Last week, I befriended a fuzzy pink alien that my robot sidekick and I nicknamed Pork Bun. We played fetch around a bonfire and munched on virtual marshmallows. Pork Bun was so charming that, when I had to choose between protecting Pork Bun or saving the human race from extinction, I tacitly left planet Earth to fend for itself to face its certain doom. 

I met Pork Bun last week at the Tribeca Film Festival, during the premiere of an animated virtual-reality experience called Bonfire, from Pixar-like immersive-animation studio Baobab. But you’ll be able visit Pork Bun’s planet via an Oculus Quest, because Bonfire has been chosen as a launch title for Facebook-owned Oculus’ Quest headset when the gadget arrives later this spring, Facebook revealed on Monday

The Oculus Quest headset is aiming to bridge the gap between mobile and PC VR, bringing a higher-end experience — with more-advanced controllers and the ability to walk around in an environment — to a fully wireless headset.

Baobab, meanwhile, has spent the last four years trying to bridge the gap between passive animated films and the kind of impact you feel from real-life experiences, bringing high-end animation to immersive formats like virtual reality. 

‘Everything that we’ve done has centered around making the viewer matter, not just be a fly on the wall,’ Eric Darnell, Baobab’s chief creative officer, said in an interview. ‘Because of the [artificial intelligence of Bonfire], we give the viewer a lot of different options. You can throw a flaming log at Pork Bun or you can toss it a marshmallow.’

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In Bonfire, you play an interstellar exploration trainee sent to find a new home for the human race. You crash-land on a mysterious planet, with a robotic assistant named Debbie — voiced by comedian Ali Wong — and a bonfire as your main ways of understanding this new environment. As you peer into the darkness beyond the reach of the firelight, out pops Pork Bun, a pink-and-orange alien who looks like a furry jellyfish and likes to play fetch and Hacky Sack.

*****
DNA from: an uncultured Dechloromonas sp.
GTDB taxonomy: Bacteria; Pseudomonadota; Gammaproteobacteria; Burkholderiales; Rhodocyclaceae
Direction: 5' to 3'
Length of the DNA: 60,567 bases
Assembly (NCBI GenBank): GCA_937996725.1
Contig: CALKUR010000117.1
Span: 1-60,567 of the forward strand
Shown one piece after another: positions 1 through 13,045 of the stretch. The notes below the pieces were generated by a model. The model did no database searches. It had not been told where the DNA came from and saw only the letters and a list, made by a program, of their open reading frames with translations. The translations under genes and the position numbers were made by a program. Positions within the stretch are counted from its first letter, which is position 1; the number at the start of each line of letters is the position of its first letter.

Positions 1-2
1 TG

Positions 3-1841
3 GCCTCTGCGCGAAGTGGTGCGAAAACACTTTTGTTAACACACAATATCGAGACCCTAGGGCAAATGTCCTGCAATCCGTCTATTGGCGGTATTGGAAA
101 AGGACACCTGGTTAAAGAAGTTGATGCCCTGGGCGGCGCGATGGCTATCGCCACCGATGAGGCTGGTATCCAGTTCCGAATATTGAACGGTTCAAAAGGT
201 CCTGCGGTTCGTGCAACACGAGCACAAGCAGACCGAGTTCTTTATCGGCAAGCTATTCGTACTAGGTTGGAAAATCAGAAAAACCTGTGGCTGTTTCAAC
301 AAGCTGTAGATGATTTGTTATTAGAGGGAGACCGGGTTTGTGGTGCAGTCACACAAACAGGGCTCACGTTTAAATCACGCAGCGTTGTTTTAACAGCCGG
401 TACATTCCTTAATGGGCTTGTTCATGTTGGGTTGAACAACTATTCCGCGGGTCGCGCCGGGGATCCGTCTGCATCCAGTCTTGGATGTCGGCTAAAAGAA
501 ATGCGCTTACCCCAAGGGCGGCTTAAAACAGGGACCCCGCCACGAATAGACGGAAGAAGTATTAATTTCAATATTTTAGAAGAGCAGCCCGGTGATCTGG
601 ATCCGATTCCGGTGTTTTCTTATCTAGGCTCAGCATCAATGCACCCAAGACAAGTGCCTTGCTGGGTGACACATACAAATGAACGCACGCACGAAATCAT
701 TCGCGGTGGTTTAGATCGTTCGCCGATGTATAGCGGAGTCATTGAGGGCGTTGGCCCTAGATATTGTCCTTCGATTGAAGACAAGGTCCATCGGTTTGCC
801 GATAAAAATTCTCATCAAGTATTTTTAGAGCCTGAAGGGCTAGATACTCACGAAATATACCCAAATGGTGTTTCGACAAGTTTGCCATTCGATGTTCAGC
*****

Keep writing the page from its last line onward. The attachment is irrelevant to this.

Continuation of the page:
Pork Bun is suspicious of you at first, but as you decide how to interact with the creature, your choices feed into a complex system that changes how friendly Pork Bun is to you. 

Baobab’s artificial intelligence ‘determines the level of trust and bonding on display,’ said Baobab CEO Maureen Fan.

For Bonfire to be able to process that degree of complexity in a wireless headset like Quest, Baobab needed to figure out sly methods for keeping its experience computationally lean and mean. That included classic computer animation hygiene tricks, like designing characters who don’t need a lot of different polygons to appear three dimensional. ‘Sometimes, it’s clever ways to turn stuff off,’ Darnell said. ‘If you’re not looking behind you, we don’t need to pull all of that geometry.’

Artificial intelligence, as a term, can be fuzzy and mean different things depending on how strictly you define it. Bonfire’s AI, for example, doesn’t autonomously learn and evolve. There’s no machine learning, for example, that allows the experience to learn for itself based on inputs of data, without being explicitly programmed. Whatever happens in your run-through of the experience doesn’t affect the next person who tries it. 

(That also means Bonfire isn’t susceptible to trolling that could, say, turn characters racist, like what happened with Microsoft’s Tay on Twitter. ‘You couldn’t convince Pork Bun to kill Debbie,’ Darnell said.)

The AI in Bonfire leans toward a more colloquial definition of artificial intelligence: technology that mimics what we as humans consider to be traits of another human mind — problem solving or emotional resonance, for example. 

‘At its simplest level, if a character can find you in the environment and look you in the eye, that’s a form of AI,’ Darnell said. ‘You can add layers of complexity to that so there’s a lot of things competing for that character’s attention. It [the character] basically has to decide what matters.’

Baobab’s Bonfire will available on Oculus Quest when the headset launches May 21, as well as on other VR platforms. It’s also on display in New York at the Tribeca Film Fest‘s Virtual Arcade through Sunday. 

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